* ShFE copper hits more than 3-month low as China property worries bite
* Comex speculators cut bearish copper positions
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London copper fell sharply on Monday to its lowest in more than two weeks as worries about credit restrictions to China's huge property sector hurt the demand outlook for metals.
Copper prices have traded in a $200 range for most of February, finishing last week little changed. But worries about curbs to property development soured sentiment on Monday and may act to contain demand for metals, said Ivan Szpakowski, China commodities strategist at Citi.
China shares sank to a two-week low early on Monday, dragging Hong Kong markets down, led by property and banking counters as mainland news reports stoked fears that banks have stopped extending loans to property-related companies.
"There appears to be new developments in that the banks are lending less, and some may have stopped lending for a limited amount of time to real estate developers, to companies providing raw materials for real estate development," said Szpakowski.
Three-month copper on the London Metal Exchange <CMCU3> slid 1.2 percent to $7,073 a tonne by 0309 GMT. LME copper earlier in the day hit $7,055 a tonne, its lowest since Feb. 6.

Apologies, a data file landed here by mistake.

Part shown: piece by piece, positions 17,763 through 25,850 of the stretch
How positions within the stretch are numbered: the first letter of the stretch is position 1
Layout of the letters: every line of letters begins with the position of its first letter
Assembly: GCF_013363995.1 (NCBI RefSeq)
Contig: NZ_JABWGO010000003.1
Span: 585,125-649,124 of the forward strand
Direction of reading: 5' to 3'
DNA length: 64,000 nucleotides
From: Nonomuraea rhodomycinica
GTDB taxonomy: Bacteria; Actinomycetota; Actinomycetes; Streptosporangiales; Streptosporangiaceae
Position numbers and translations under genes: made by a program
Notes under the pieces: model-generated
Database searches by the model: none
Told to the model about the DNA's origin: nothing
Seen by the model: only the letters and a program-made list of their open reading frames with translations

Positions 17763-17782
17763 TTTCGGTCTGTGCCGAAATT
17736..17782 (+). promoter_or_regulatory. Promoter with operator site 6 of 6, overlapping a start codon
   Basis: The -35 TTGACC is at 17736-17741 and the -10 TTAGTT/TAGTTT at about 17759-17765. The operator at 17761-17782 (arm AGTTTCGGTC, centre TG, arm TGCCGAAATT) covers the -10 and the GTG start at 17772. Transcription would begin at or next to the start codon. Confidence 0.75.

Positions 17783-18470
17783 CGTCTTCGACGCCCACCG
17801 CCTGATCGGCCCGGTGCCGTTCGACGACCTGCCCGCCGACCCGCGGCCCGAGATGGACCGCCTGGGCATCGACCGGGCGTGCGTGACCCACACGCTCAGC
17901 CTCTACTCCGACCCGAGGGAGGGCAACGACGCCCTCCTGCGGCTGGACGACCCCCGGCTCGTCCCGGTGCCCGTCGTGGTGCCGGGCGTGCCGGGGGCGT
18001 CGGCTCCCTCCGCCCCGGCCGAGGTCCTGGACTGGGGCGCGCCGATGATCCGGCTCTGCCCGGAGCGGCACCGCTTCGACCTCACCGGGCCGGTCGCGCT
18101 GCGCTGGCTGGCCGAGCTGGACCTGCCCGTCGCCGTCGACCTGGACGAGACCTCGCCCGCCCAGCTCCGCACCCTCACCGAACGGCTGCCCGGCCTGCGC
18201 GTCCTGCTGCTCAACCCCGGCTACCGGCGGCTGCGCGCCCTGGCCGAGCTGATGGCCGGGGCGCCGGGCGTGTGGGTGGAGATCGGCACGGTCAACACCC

Average new home prices in China's 70 major cities rose 9.6 percent in January from a year earlier, easing from the previous month's 9.9 percent rise, according to Reuters calculations based on official data published on Monday.
Tighter policies in China, the world's top metals user, and the United States have fanned concerns there will be less cheap liquidity on hand for industry and investors, compounding worries that stuttering growth in the world's top two economies could derail a global recovery.
In the United States, severe cold weather and a shortage of houses on the market pushed home resales to an 18-month low in January, the latest indication economic activity has hit a soft patch.
Sweeping reforms are urgently needed to boost productivity and lower barriers to trade if the world is to avoid a new era of slow growth and stubbornly high unemployment, the OECD warned on Friday.
Prices could still climb, driven by technical buying, said Barclays in a research note.
"Sizeable short positions have built in copper, zinc and nickel, leaving the market vulnerable to short-covering rallies and raising the prospect of big rises in reported inventories if metal is attracted on-warrant by tightening in time spreads."
Selling spilled across to other metals. The most active lead contract in Shanghai hit a contract low of 13,910 yuan.